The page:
Click here for a link to an absolutely free audiobook of Nellie Bly’s Ten Days in a Madhouse, from Librivox.

Garage 2 by you.

- photo by Mitch Waxman

I must confess to one of the morbid habits which consumes me, and why I can always be found amongst the lightning crashed trees and storm tossed alleys of Newtown Creek soon after (or sometimes during) a weather event. Out of mercy for the sensibilities of those whose childhood was not spent only in the company of dusty shelves, and they whose actions are not governed by an aesthete’s desire to witness the bizarre and macabre truths of life and death, for the sake of these innocents- I do not show these forbidden photos to anyone. Even the long suffering and effusive Lady of The Pentacle is denied access to these images of broken and shattered life- which I collect after a cleansing storm washes through the Newtown Pentacle.

Garage 4 by you.

- photo by Mitch Waxman

Detailed, and sharply focused, the bloody patches of cement and the little piles of flystruck meat are the center of a great ecosystem that somehow survives the moonscape hostility of Long Island City. These swollen and torn animals, which present themselves first via olfactory means- to me- are proof of life’s resiliency and provide great hope in their fecund example. You will never see these images. 

Satisfy yourself instead with the amusing spectacle of these imprinted sporting goods, tattoo imprints of the actions of adolescent spirit. 

meh…

Written by Mitch Waxman

August 30, 2009 at 10:54 pm

NYC Marathon, 2008

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When advised by medical practitioners that I should run, I admonish them. I am from Brooklyn, and without someone or indeed- something- chasing me, I walk at my own pace. Thus, I am fascinated by the NYC marathon, which crosses the ancient heart of the Newtown Pentacle on its course. All of the coverage you see of this event is usually manhattan centric, but it actually rolls through some interesting places.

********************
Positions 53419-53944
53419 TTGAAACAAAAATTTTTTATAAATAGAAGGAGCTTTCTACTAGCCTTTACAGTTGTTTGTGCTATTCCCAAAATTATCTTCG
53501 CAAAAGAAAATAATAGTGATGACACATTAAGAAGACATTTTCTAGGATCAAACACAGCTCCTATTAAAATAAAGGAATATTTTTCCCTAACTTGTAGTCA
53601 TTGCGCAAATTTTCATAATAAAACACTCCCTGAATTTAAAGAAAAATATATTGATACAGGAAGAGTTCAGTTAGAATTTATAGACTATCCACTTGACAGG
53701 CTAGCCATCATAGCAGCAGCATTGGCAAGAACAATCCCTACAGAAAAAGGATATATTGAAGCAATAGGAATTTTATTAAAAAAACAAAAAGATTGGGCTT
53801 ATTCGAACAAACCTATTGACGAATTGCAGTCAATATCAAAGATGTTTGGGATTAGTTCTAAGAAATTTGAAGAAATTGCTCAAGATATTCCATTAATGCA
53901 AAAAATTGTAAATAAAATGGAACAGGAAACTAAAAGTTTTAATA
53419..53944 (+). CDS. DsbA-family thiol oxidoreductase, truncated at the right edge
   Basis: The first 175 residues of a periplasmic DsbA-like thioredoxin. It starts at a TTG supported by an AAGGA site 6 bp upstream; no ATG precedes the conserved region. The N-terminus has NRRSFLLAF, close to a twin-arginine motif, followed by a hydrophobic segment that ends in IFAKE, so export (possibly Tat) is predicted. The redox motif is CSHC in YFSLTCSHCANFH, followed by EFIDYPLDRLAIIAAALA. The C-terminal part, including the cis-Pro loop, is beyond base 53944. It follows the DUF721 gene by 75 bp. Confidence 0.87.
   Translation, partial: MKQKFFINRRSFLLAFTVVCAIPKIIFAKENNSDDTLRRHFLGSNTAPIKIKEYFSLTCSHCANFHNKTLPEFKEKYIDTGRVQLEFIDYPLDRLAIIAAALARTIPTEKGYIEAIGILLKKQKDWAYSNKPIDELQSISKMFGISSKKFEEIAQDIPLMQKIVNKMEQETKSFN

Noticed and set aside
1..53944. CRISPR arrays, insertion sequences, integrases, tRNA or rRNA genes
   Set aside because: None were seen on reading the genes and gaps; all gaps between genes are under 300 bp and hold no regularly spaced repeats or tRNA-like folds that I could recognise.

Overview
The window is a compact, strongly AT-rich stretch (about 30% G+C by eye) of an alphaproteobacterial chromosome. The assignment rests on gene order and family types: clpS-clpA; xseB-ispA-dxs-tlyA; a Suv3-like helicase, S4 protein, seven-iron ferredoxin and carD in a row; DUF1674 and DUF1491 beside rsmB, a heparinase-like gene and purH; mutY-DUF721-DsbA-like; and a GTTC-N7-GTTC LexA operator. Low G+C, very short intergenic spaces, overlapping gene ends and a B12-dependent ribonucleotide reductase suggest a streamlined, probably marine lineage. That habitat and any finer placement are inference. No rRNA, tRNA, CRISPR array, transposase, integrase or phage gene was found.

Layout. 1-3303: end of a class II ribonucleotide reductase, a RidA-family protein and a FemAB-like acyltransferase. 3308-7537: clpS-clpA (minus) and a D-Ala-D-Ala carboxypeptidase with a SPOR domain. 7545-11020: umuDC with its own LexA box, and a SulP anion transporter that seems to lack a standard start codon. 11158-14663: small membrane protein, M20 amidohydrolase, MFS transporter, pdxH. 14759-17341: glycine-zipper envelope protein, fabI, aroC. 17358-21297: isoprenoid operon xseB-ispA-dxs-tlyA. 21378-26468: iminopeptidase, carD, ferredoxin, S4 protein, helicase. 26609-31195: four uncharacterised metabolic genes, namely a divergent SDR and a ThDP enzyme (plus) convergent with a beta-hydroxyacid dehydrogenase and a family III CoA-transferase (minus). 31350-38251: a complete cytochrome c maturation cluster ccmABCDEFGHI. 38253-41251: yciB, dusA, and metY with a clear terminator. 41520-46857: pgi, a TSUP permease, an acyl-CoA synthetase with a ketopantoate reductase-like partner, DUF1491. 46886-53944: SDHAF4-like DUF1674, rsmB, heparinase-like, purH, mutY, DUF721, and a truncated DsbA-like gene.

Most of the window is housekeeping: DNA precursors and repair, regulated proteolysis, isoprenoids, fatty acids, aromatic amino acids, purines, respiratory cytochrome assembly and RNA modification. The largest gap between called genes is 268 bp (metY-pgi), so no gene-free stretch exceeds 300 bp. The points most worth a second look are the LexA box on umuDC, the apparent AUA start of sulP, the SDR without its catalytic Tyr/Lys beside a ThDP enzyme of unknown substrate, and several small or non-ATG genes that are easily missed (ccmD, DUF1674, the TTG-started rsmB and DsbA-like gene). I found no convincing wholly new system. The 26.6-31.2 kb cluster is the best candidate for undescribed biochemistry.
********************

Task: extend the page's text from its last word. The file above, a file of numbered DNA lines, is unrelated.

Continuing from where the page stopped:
NYC Marathon leaving Pulaski Bridge by you.

Pulaski Bridge, NYC Marathon 2009, corner of Jackson ave. and 49th ave. – photo by Mitch Waxman

The Pulaski Bridge is the 13.1 mile point in the New York Marathon, for which it is closed to vehicular traffic annually. Runners exit Greenpoint, speed over the Newtown Creek, and head for the Queensboro bridge. They spend 2.5 miles in Queens. 

From wikipedia

The New York City Marathon (ING New York City Marathon for sponsorship reasons) is a major annual marathon (42.195 km (26.219 mi) whose course runs through all five boroughs of New York City. It is one of the largest marathons in the world, with 37,850 finishers in 2006. Along with the Boston Marathon and Chicago Marathon, it is among the pre-eminent long-distance annual running events in the United States and is one of the World Marathon Majors.

NYC Marathon, 2007 02 by you.

Down Under the Queensboro Bridge Onramp- DUQBO- during the 2007 NYC marathon. – photo by Mitch Waxman

When they hit Queensboro, relief for the 2.5 miles of pain that the runners remember as Long Island CIty becomes intellectually closer, and most of the runners redouble their determination and effort. There is a significant Police Dept. muster, in DUQBO, including auxiliary and cadet officers. The cops are involved, from their point of view, in a 25 mile long rerouting of vehicular and pedestrian traffic across multiple municipal and jurisdictional districts. Rerouting the millions of vehicles denied easy access to Manhattan, ensuring that FDNY can move ambulance and fire units seamlessly around the event, mustering and deploying the hundreds of traffic officers- as well as dozens of specialized units ranging from Equestrian to Aviation… This is no marathon, this is a military operation.

Come to think of, so was the story which inspired all future marathons, and lent them its name- in Greece.

from wikipedia

The Battle of Marathon (Greek: Μάχη τοῡ Μαραθῶνος, Māche tou Marathōnos) took place in 490 BC during the first Persian invasion of Greece. It was fought between the citizens of Athens, aided by Plataea, and a Persian force commanded by Datis and Artaphernes. It was the culmination of the first attempt by Persia, under King Darius I, to subjugate Greece. The first Persian invasion was a response to Greek involvement in the Ionian Revolt, when Athens and Eretria had sent a force to support the cities of Ionia in their attempt to overthrow Persian rule. The Athenians and Eretrians had succeeded in capturing and burning Sardis, but was then forced to retreat with heavy losses. In response to this raid, the Persian king Darius I swore to have revenge on Athens and Eretria.